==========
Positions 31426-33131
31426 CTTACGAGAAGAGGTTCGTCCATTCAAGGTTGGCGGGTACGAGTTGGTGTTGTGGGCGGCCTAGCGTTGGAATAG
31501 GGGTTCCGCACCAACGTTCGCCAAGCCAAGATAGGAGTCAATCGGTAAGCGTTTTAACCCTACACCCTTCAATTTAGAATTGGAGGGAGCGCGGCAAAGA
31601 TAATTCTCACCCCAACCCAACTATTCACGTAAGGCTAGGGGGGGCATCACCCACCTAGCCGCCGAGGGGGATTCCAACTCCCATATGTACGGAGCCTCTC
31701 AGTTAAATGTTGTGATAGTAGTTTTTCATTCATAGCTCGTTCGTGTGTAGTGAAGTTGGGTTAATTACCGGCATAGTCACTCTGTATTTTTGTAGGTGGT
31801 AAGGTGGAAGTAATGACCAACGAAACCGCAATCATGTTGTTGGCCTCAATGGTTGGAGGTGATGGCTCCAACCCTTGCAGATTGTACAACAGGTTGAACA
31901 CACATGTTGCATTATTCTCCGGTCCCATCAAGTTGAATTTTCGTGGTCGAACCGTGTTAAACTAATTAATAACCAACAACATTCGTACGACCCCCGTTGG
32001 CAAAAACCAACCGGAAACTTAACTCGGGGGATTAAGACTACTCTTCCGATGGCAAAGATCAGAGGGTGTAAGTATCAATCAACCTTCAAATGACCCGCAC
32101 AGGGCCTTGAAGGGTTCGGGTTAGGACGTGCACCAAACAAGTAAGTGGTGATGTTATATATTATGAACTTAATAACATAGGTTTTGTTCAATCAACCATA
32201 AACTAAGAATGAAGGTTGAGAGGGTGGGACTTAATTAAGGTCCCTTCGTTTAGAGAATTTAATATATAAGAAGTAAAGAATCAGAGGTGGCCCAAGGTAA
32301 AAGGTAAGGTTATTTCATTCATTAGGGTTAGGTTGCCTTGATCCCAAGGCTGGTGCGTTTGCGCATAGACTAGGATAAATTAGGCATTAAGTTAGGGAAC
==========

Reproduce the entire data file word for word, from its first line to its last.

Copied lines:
Positions 31426-33131
31426 CTTACGAGAAGAGGTTCGTCCATTCAAGGTTGGCGGGTACGAGTTGGTGTTGTGGGCGGCCTAGCGTTGGAATAG
31501 GGGTTCCGCACCAACGTTCGCCAAGCCAAGATAGGAGTCAATCGGTAAGCGTTTTAACCCTACACCCTTCAATTTAGAATTGGAGGGAGCGCGGCAAAGA
31601 TAATTCTCACCCCAACCCAACTATTCACGTAAGGCTAGGGGGGGCATCACCCACCTAGCCGCCGAGGGGGATTCCAACTCCCATATGTACGGAGCCTCTC
31701 AGTTAAATGTTGTGATAGTAGTTTTTCATTCATAGCTCGTTCGTGTGTAGTGAAGTTGGGTTAATTACCGGCATAGTCACTCTGTATTTTTGTAGGTGGT
31801 AAGGTGGAAGTAATGACCAACGAAACCGCAATCATGTTGTTGGCCTCAATGGTTGGAGGTGATGGCTCCAACCCTTGCAGATTGTACAACAGGTTGAACA
31901 CACATGTTGCATTATTCTCCGGTCCCATCAAGTTGAATTTTCGTGGTCGAACCGTGTTAAACTAATTAATAACCAACAACATTCGTACGACCCCCGTTGG
32001 CAAAAACCAACCGGAAACTTAACTCGGGGGATTAAGACTACTCTTCCGATGGCAAAGATCAGAGGGTGTAAGTATCAATCAACCTTCAAATGACCCGCAC
32101 AGGGCCTTGAAGGGTTCGGGTTAGGACGTGCACCAAACAAGTAAGTGGTGATGTTATATATTATGAACTTAATAACATAGGTTTTGTTCAATCAACCATA
32201 AACTAAGAATGAAGGTTGAGAGGGTGGGACTTAATTAAGGTCCCTTCGTTTAGAGAATTTAATATATAAGAAGTAAAGAATCAGAGGTGGCCCAAGGTAA
32301 AAGGTAAGGTTATTTCATTCATTAGGGTTAGGTTGCCTTGATCCCAAGGCTGGTGCGTTTGCGCATAGACTAGGATAAATTAGGCATTAAGTTAGGGAAC